Closing The Cycle Of Violence

“People might think that we might be playing God,” shared a child protection officer in a CNA Insider report. Another officer added, “People often think that our job is to simply remove children and break up families… but the big part of our job is to also support families so that they can keep the child safe, and at the same time we want to rebuild the relationships between parents and the child.”

Their sharings reminded me of my previous job as a youth worker. I had worked with children and youths, some of whom witnessed family violence at home. As parents are their child’s first teachers, these children and youths learned to normalise aggression and violence. They learned that it was “normal” to hit someone when you are angry. It was “normal” to disrespect someone whom you have heard bad things about. And, it was “normal” to bully the peer whom you dislike.

Imagine what happens when a child or youth experiencing family violence or abuse grows up and starts their own family? What are the chances that the abuse will repeat itself? Studies tell us that a long-term consequence of child abuse is the increased likelihood of inter-generational violence. A child or teen who was abused during their growing up years is at an increased risk of abusing their own children in the future. Will this cycle of violence ever come to an end?

I think we can do our part to break the cycle. We need to recognise the signs and symptoms of child abuse. We can take note of the avenues to report the abuse and get help for the child and family. And, we can serve as positive role models to these children.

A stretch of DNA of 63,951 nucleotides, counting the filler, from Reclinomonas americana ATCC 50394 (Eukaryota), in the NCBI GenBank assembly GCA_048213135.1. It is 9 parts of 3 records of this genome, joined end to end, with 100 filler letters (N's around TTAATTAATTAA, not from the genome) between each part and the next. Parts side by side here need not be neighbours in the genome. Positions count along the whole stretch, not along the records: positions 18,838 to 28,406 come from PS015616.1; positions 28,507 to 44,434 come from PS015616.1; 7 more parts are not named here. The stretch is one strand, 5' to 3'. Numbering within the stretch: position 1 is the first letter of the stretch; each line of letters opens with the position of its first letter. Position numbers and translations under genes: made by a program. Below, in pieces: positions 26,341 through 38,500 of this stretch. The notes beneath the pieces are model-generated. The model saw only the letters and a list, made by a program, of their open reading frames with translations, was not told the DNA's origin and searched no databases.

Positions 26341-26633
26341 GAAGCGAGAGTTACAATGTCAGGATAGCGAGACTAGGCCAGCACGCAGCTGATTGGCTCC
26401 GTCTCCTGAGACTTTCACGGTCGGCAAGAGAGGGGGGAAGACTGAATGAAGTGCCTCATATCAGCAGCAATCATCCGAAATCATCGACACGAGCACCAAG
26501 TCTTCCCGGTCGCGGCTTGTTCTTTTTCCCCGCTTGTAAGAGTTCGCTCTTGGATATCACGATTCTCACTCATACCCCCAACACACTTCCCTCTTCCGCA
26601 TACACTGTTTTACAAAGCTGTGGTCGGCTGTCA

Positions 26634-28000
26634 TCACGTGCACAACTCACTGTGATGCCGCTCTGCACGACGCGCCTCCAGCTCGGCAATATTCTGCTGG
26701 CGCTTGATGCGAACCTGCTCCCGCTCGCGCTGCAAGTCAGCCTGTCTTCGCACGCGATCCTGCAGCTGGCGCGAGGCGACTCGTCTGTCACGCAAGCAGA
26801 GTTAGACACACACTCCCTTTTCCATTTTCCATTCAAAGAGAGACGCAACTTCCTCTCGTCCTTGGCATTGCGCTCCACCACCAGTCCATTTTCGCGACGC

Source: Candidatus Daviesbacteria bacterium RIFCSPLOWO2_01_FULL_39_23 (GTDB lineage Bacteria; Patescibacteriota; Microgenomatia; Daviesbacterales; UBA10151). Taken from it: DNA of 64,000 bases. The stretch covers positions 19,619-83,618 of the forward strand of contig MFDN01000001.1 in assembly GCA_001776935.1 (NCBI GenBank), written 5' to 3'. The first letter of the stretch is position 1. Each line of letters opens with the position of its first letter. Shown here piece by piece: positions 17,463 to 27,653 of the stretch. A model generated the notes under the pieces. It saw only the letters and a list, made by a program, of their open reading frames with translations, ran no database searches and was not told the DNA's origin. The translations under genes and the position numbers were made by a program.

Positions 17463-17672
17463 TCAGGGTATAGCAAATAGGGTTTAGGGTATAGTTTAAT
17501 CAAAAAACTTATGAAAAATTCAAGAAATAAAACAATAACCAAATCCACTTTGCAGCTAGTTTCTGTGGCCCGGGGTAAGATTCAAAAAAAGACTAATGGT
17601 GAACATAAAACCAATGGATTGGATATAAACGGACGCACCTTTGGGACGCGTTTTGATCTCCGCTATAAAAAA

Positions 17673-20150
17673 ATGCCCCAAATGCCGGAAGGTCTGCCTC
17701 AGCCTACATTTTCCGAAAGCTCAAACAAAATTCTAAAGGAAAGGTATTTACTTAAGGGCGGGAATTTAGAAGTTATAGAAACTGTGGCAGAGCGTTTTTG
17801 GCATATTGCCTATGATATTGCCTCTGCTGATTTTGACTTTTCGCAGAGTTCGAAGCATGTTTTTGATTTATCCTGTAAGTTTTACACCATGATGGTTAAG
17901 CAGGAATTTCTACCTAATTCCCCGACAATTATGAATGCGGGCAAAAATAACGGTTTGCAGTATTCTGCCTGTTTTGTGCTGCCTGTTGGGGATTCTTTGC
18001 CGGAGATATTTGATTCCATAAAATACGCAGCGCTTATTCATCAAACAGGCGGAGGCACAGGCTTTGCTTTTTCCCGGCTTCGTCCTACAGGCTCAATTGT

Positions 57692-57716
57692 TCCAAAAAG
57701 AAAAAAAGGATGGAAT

The Church teaches us to treat our children and youth with respect: “special attention must be devoted to the children by developing a profound esteem for their personal dignity, and a great respect and generous concern for their rights” (John Paul II, Apostolic Exhortation Familiaris Consortio of Pope John Paul II to the Episcopate, to the Clergy and to the Faithful of the Whole Catholic Church on the Role of the Christian Family in the Modern World, #26). Let us respond to this call and play our part.

Thomas Goh is part of the Parish Engagement team at Caritas Singapore. He is a fervent Liverpool supporter. He also has a strong passion for photography as he hopes to capture moments that can be passed down from generation to generation.